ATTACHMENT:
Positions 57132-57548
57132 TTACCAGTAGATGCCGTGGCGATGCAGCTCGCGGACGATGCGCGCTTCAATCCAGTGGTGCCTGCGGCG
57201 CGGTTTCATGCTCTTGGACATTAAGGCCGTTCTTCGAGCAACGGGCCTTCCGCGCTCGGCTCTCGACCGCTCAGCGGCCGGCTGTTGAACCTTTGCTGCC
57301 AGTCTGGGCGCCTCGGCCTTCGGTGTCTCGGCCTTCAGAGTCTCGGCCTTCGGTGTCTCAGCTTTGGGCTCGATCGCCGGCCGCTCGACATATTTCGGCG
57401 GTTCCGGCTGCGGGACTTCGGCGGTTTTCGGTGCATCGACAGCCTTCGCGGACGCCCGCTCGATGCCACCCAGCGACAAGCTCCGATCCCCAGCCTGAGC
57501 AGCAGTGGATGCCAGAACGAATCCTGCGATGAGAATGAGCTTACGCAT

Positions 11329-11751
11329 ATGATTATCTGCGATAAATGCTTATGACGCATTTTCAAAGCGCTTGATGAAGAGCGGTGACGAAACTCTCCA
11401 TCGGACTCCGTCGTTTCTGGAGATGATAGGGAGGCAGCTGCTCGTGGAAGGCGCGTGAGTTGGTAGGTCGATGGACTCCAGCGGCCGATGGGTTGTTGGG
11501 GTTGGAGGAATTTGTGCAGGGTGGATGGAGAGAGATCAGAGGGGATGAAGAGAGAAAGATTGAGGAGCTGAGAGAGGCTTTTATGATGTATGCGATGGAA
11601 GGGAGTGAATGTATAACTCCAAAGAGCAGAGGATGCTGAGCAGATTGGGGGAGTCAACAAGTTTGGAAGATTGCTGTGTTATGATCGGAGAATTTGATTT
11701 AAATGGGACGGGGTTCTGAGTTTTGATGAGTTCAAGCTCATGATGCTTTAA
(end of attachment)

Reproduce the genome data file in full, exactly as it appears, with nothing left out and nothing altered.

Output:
Positions 57132-57548
57132 TTACCAGTAGATGCCGTGGCGATGCAGCTCGCGGACGATGCGCGCTTCAATCCAGTGGTGCCTGCGGCG
57201 CGGTTTCATGCTCTTGGACATTAAGGCCGTTCTTCGAGCAACGGGCCTTCCGCGCTCGGCTCTCGACCGCTCAGCGGCCGGCTGTTGAACCTTTGCTGCC
57301 AGTCTGGGCGCCTCGGCCTTCGGTGTCTCGGCCTTCAGAGTCTCGGCCTTCGGTGTCTCAGCTTTGGGCTCGATCGCCGGCCGCTCGACATATTTCGGCG
57401 GTTCCGGCTGCGGGACTTCGGCGGTTTTCGGTGCATCGACAGCCTTCGCGGACGCCCGCTCGATGCCACCCAGCGACAAGCTCCGATCCCCAGCCTGAGC
57501 AGCAGTGGATGCCAGAACGAATCCTGCGATGAGAATGAGCTTACGCAT

Positions 11329-11751
11329 ATGATTATCTGCGATAAATGCTTATGACGCATTTTCAAAGCGCTTGATGAAGAGCGGTGACGAAACTCTCCA
11401 TCGGACTCCGTCGTTTCTGGAGATGATAGGGAGGCAGCTGCTCGTGGAAGGCGCGTGAGTTGGTAGGTCGATGGACTCCAGCGGCCGATGGGTTGTTGGG
11501 GTTGGAGGAATTTGTGCAGGGTGGATGGAGAGAGATCAGAGGGGATGAAGAGAGAAAGATTGAGGAGCTGAGAGAGGCTTTTATGATGTATGCGATGGAA
11601 GGGAGTGAATGTATAACTCCAAAGAGCAGAGGATGCTGAGCAGATTGGGGGAGTCAACAAGTTTGGAAGATTGCTGTGTTATGATCGGAGAATTTGATTT
11701 AAATGGGACGGGGTTCTGAGTTTTGATGAGTTCAAGCTCATGATGCTTTAA